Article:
PeterYim: #7: If you are contributing code, what would be your (top 2 or 3) open license 
	preferences?    (2I20)
	BrucePerens: Bruce says GPL, BSD, LGPL together provide all the common sorts of Open Source license 
	and are compatible with each other.    (2I21)
	RaviSharma: @All - since there is no kernel agreed for ontologies or for OOR, unix parallels may not 
	be directly applicable?    (2I22)
	CameronRoss: License preferences: in order of preferences for OOR code: #1: EPL, #2: BSD, #3 some 
	other gifting license. Not acceptable from my perspective would be GPL.    (2I23)
	RaviSharma: general open license    (2I24)
	PeterYim: @Ravi - not sure what license you are referring to in the above statement.    (2I25)
	PeterYim: #8: If you are contributing content, what would be your (top 2 or 3) open license 
	preferences?    (2I26)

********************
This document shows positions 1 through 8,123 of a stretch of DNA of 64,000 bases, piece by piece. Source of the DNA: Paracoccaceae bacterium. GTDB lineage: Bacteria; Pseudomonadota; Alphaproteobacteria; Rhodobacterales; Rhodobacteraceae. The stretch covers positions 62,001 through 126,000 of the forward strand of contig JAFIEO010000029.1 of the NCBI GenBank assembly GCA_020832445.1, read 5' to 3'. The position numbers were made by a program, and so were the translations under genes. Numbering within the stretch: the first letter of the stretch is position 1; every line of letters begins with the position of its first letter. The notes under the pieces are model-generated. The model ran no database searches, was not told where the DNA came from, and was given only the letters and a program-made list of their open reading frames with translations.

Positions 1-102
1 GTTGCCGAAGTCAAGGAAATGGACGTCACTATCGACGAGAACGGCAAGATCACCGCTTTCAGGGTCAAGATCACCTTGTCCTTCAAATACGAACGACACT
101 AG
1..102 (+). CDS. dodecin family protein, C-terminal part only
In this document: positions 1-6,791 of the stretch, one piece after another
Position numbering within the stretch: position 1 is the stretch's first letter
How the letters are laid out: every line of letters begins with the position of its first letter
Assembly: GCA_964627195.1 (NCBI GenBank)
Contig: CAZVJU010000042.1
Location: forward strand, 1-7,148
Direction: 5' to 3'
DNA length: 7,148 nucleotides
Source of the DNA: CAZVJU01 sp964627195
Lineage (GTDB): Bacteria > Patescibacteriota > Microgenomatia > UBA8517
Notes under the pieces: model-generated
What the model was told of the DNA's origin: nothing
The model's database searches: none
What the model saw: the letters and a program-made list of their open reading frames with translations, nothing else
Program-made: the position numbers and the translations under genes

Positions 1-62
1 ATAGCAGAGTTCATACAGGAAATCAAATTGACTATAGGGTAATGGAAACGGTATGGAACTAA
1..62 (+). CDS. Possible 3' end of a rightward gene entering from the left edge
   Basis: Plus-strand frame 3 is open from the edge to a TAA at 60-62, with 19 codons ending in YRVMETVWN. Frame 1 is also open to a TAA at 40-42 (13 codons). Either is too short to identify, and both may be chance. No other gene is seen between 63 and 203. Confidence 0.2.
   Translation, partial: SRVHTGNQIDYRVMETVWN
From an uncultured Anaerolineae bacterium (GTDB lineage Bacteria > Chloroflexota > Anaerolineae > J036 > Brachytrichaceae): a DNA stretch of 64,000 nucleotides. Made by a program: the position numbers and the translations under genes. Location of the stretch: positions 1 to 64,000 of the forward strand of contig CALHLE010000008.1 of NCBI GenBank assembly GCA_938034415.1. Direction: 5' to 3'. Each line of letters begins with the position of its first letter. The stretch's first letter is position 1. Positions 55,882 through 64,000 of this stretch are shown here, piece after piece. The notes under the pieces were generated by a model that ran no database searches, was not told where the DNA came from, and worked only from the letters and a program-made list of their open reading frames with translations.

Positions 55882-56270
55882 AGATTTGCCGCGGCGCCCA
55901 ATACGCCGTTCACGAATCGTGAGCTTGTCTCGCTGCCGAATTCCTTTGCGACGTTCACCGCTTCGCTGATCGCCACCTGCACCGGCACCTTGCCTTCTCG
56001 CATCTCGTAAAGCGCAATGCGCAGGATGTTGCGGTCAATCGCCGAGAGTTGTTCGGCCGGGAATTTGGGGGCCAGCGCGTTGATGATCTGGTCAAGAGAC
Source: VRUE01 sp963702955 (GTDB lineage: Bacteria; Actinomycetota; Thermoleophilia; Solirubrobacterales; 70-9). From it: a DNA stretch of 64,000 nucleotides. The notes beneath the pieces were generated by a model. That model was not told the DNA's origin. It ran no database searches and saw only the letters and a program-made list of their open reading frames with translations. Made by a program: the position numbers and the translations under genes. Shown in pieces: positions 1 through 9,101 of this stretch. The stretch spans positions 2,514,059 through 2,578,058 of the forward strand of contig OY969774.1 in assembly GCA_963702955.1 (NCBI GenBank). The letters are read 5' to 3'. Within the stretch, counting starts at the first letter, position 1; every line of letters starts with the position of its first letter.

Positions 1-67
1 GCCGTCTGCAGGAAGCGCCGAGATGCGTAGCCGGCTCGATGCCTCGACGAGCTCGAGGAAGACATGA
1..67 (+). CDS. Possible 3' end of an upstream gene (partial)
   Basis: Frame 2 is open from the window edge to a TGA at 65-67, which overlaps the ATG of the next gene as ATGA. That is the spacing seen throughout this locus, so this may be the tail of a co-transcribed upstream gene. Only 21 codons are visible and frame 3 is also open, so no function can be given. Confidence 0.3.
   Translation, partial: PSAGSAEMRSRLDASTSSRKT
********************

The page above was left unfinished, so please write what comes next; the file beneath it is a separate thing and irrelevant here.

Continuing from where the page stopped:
CameronRoss: Content license preference at this point would be CC-by 3.0, but this isn't all that 
	clear to me at this point.    (2I27)
	BrucePerens: BSD, or just declare it to be in the public domain if you don't care about attribution.    (2I28)
	Pat Cassidy1: For ontology content, I suggest that the freest possible license be used; if not 
	public domain, then a gift license with at most an attribution requirement. If control of the name 
	of an ontology is desirable, I would suggest that the name be trademarked.    (2I29)
	PeterYim: #9; If you are planning to run an ontology repository ... Will you federate with the 
	open instance of the OOR? ... What kind of software license do you plan to adopt? ... What kind of 
	content license do you plan to adopt?    (2I2A)
	CameronRoss: Yes! Absolutely! As long as the OOR interfaces were reasonable to interface with. 
	Current plan is to use EPL 1.0 for software and CC-by 3.0.    (2I2B)
	PeterYim: #10: Should we, as a community, take a position on Software patents? if so, what 
	position should we take?    (2I2C)
	RaviSharma: consensus communique    (2I2D)
	BrucePerens: Unfortunately software patenting is potentially a show-stopper for Open Source, so you